The Regulations of 1861 read:
Housing for General Officers--to be worn over the saddle; of dark blue cloth, trimmed with two rows of gold lace, the outer row one inch and five-eighths wide, the inner row two inches and one-fourth; to be made full, so as to cover the horse's haunches and forehands, and to bear on each flank corner the following ornaments, distinctive of rank, to wit: for the Major-General Commanding the Army--a gold-embroidered spread eagle and three stars; for other Major-Generals--a gold-embroidered spread eagle and two stars; Brigadier-General--a gold-embroidered spread eagle and one star.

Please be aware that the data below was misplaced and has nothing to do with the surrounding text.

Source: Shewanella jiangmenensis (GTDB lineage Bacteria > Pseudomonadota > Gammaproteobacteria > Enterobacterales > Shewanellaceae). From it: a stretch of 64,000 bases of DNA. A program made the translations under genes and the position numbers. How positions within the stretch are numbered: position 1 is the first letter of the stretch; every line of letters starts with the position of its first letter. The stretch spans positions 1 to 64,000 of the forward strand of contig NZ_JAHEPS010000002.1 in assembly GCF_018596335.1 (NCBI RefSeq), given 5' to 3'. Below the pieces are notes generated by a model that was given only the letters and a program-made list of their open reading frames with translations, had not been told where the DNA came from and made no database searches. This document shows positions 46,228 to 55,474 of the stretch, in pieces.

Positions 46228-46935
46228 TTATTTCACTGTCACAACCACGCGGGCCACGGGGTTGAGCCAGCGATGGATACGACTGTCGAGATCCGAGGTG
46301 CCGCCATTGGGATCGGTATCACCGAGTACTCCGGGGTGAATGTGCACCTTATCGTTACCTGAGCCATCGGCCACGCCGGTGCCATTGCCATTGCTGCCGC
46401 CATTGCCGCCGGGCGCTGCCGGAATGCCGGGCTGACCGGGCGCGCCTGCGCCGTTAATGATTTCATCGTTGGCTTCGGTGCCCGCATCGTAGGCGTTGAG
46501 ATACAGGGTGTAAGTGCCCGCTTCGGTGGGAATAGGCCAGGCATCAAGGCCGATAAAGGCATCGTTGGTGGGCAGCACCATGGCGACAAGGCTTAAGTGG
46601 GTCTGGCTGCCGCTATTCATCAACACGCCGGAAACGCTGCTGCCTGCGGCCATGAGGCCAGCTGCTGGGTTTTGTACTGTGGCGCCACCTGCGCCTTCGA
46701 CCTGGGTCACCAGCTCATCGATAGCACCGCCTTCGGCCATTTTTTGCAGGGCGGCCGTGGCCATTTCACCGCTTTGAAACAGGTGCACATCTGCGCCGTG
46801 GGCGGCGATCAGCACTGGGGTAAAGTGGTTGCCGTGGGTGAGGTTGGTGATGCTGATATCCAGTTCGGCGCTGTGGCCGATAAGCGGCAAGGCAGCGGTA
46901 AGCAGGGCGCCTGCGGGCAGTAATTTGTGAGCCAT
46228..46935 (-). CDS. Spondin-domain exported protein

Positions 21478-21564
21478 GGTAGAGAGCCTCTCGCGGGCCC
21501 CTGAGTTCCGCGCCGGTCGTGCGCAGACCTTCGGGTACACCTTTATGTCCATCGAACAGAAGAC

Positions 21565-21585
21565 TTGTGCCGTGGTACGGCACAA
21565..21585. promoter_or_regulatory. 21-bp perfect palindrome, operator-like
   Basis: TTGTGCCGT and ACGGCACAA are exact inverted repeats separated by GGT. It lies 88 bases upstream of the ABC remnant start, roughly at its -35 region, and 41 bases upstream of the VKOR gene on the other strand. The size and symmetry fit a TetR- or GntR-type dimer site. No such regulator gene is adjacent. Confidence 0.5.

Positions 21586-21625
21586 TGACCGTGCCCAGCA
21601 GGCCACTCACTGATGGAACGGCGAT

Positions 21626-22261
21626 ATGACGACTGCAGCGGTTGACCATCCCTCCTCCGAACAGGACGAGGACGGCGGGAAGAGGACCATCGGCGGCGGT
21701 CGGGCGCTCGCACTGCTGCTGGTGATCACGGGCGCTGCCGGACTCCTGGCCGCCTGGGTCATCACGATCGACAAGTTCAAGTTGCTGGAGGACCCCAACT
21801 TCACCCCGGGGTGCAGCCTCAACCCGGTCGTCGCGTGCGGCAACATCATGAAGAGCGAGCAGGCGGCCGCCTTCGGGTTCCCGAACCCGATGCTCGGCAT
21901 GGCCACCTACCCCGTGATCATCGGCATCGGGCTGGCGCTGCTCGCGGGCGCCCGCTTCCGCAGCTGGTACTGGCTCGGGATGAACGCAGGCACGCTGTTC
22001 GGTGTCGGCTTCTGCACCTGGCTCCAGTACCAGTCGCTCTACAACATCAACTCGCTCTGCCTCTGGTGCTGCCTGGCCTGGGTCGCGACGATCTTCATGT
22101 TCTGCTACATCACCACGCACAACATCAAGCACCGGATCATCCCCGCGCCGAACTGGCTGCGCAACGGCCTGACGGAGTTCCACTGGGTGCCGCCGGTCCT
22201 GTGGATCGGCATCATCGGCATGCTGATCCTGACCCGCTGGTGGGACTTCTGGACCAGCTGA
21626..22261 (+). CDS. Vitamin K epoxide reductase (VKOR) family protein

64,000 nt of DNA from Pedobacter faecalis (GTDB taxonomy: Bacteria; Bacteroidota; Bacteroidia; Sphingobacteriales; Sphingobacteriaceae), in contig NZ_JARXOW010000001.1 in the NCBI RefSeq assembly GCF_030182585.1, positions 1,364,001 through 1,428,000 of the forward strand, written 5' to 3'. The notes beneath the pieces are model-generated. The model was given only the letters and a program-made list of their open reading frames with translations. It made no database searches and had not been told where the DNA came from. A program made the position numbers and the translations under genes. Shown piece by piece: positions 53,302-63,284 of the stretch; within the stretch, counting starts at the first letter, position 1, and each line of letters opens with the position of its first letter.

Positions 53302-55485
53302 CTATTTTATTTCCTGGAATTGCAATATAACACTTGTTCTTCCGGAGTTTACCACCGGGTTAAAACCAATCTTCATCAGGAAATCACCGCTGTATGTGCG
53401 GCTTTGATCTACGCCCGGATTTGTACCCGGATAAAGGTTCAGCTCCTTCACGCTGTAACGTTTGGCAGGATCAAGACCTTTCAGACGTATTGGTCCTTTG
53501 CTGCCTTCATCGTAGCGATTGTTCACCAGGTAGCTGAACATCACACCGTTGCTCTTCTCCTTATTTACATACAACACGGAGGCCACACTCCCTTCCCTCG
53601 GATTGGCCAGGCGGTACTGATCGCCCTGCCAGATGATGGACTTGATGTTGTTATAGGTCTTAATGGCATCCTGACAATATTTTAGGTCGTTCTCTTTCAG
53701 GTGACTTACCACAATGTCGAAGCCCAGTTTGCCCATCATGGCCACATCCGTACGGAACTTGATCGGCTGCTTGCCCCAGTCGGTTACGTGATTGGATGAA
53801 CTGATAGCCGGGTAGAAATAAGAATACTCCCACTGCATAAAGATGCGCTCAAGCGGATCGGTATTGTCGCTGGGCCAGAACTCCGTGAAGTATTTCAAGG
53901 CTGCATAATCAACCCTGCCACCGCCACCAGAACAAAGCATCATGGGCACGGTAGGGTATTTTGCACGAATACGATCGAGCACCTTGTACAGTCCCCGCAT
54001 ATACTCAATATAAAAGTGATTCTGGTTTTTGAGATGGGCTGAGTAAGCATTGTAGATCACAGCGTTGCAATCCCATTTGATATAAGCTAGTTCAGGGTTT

The above eagle of gold bullion embroidery is an example of an eagle sewn to the saddle cloth. It would be associated with one to three embroidered stars depending on the general's grade, but I do not have an example of the star. The period Schuyler, Hartley and Graham Illustrated Catalog shows a six-pointed star for the saddle cloth. The photograph of General Sherman shows the saddle cloth in use and illustrates the placement of the eagle and two stars for the rank of major general. The term schabraque (various other alternative spellings) was applied to a saddle cloth such as Sherman is using in the photograph. It was employed by European armies and did have insignia indicating the rank of the user in the French Army. They were widely employed by mounted officers of U.S. Army until General Orders Number 13 of August 15, 1855 discontinued their use for all but general officers.